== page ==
Art: Mattias Adolfsson

Which is better: Drawing from real life, or using your imagination? That’s what we asked Sketchbook Skool fakulty members, and we got some surprising answers.

When sketching from real life, you have a model—but you can also get caught up in trying to replicate your subject perfectly. And drawing from imagination can be daunting, but ultimately freeing. It can break you out of ruts and help you develop a signature style.

So which is better? Our answer: Both. Our current community kourse Polishing combines drawing from real life and using your imagination to improve upon reality. Click here to check out a preview and enroll here for an experience that will take your sketchbook to a whole new level of reality! Meanwhile, here’s what some of Sketchbook Skool’s fakulty members think about drawing from reality vs. drawing from imagination.

  • I think all artists on some level need to draw from reality, just as a practice, and I think it’s a great tool of continually trying to draw from reality. But on occasion it can be interesting to see what’s in your brain. In your mind you have stored lots of stuff from reality. If you think about it, you probably have the image of a pig. You do not need to sit in front of a pig to draw one. And even though details may be wrong, it still looks like a pig when it comes out. And it sometimes can be quite interesting to see how full of life an image that comes from your imagination can be. —Mattias Adolfsson (one of the teachers in Polishing)
  • When you’re making a drawing, “images in the head” are vague things at best, points of departure. That initial spark-flash of an image or concept in our mind has to work its way out of the brain, down the neck towards the shoulder (with a quick and substantial pass through the heart if it’s the right kind of idea), down the arm and into the hand where this “image/idea” is force-fed into whatever tool it is that you’re using at the time and out, onto the blank page. After a journey like that, of course what spills out will likely have taken on a life of its own and might not have anything to do, in the end, with that initial image you had in your head... And that’s the fun part. —Jonathan Twingley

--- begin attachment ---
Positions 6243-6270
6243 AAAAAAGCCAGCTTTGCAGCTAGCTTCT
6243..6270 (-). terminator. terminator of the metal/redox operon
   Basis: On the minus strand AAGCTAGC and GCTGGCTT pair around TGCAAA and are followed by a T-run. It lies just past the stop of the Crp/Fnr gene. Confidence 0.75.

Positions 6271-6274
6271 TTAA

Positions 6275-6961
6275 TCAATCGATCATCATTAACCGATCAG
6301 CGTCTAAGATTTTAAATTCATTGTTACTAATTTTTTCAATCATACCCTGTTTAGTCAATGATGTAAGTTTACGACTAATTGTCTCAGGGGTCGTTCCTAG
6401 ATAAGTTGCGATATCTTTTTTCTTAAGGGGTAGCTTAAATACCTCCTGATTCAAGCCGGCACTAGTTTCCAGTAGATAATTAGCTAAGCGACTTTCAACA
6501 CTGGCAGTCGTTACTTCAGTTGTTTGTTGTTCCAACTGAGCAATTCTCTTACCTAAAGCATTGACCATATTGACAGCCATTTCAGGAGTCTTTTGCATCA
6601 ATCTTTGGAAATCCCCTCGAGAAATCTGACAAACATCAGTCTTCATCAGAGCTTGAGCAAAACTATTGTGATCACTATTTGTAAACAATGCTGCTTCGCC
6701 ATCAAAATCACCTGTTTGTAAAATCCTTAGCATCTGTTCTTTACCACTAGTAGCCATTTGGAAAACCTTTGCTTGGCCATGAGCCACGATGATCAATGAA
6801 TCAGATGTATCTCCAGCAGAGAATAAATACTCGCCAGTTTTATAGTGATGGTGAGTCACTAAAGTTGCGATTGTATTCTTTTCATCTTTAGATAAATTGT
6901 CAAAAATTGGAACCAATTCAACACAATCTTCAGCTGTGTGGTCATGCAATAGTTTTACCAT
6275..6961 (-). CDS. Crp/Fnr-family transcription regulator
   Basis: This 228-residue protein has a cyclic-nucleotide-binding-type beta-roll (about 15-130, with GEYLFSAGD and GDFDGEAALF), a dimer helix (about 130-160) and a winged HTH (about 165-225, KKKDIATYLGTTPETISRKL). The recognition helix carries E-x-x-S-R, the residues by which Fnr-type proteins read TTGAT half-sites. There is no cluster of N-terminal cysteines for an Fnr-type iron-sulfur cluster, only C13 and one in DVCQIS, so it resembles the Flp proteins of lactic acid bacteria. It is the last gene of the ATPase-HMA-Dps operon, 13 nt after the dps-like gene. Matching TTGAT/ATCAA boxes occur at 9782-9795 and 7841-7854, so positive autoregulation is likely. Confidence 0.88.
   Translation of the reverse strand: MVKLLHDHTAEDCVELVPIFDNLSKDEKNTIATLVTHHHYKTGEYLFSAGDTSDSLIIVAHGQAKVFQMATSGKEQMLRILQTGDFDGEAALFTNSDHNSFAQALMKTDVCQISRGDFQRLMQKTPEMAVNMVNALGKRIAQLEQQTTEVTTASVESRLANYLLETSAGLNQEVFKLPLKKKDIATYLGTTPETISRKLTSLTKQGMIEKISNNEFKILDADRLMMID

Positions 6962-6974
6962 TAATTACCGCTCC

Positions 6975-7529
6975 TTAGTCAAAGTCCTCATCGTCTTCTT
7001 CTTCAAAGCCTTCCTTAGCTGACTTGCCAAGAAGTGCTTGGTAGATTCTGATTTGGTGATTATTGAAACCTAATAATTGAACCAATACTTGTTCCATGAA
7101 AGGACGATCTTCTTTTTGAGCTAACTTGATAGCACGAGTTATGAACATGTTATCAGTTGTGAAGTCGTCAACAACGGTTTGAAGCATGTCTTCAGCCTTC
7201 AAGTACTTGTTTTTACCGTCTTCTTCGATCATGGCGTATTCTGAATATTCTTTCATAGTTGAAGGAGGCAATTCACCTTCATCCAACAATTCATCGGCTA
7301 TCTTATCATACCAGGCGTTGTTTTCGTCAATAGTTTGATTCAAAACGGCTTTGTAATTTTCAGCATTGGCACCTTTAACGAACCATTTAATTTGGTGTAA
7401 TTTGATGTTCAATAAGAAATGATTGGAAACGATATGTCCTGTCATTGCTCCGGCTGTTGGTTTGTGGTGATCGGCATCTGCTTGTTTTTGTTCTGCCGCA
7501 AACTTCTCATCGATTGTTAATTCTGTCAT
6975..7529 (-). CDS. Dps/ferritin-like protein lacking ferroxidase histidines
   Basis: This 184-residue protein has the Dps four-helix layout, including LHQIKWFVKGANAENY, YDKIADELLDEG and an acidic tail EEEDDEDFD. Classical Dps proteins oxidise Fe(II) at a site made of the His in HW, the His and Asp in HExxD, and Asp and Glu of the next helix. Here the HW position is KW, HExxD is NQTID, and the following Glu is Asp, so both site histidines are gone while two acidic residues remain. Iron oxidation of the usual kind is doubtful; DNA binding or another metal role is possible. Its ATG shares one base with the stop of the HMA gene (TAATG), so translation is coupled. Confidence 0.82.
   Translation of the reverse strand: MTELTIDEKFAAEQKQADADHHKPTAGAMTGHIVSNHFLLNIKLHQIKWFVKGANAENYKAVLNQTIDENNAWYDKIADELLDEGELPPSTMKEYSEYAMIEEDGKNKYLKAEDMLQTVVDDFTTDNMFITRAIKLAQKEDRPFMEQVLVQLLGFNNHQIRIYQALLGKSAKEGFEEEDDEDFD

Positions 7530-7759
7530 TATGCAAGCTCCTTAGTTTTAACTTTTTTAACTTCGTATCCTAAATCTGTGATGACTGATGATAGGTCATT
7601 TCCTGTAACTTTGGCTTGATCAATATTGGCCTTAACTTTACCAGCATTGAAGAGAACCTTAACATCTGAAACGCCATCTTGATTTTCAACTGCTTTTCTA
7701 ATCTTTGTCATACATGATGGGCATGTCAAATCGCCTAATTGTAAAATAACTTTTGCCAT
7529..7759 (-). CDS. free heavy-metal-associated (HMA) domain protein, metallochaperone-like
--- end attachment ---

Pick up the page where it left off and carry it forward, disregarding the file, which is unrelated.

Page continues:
• The story of a journey doesn’t just happen in objects and scenery. Sometimes there are ideas that I want to capture. Or emotions. Or discoveries or revelations. So I don’t force myself to just draw the literal events and sights. Sometimes, I just want to draw my sense of wonder. —Danny Gregory
  • Even if it's from imagination, it always starts with reality. The sketchbook is a tool to know and see the world. Even if my drawings are very "stylized" and not figurative, they come from an attentive observation of reality. Even the most crooked little houses are the fruit of careful observation. That's why I suggest you to draw whatever is around you, because you'll build a sort of vocabulary, something you have inside. And then when you draw it again, maybe you can refer to the image you have in your mind. —Fabio Consoli
  • Even when you’re telling a true story, be inventive, be creative, and yes, use your imagination. Try to think out of the box, and be fearless too; you need to be if you want to experiment. Dare to be vulnerable. When you are honest with yourself, and with your sketchbook pages, you are telling a story about your true self. —Koosje Koene

So whether it’s real or imagined, don’t be afraid of what comes out of your pen or pencil or brush. Even if it turns out differently than you envisioned, it’s still a completely original drawing that didn’t exist before you opened your sketchbook, and that’s something to celebrate! What happens when you let your drawings take on a life of their own?

Filed under categories: Fakulty, Inspiration, Interviews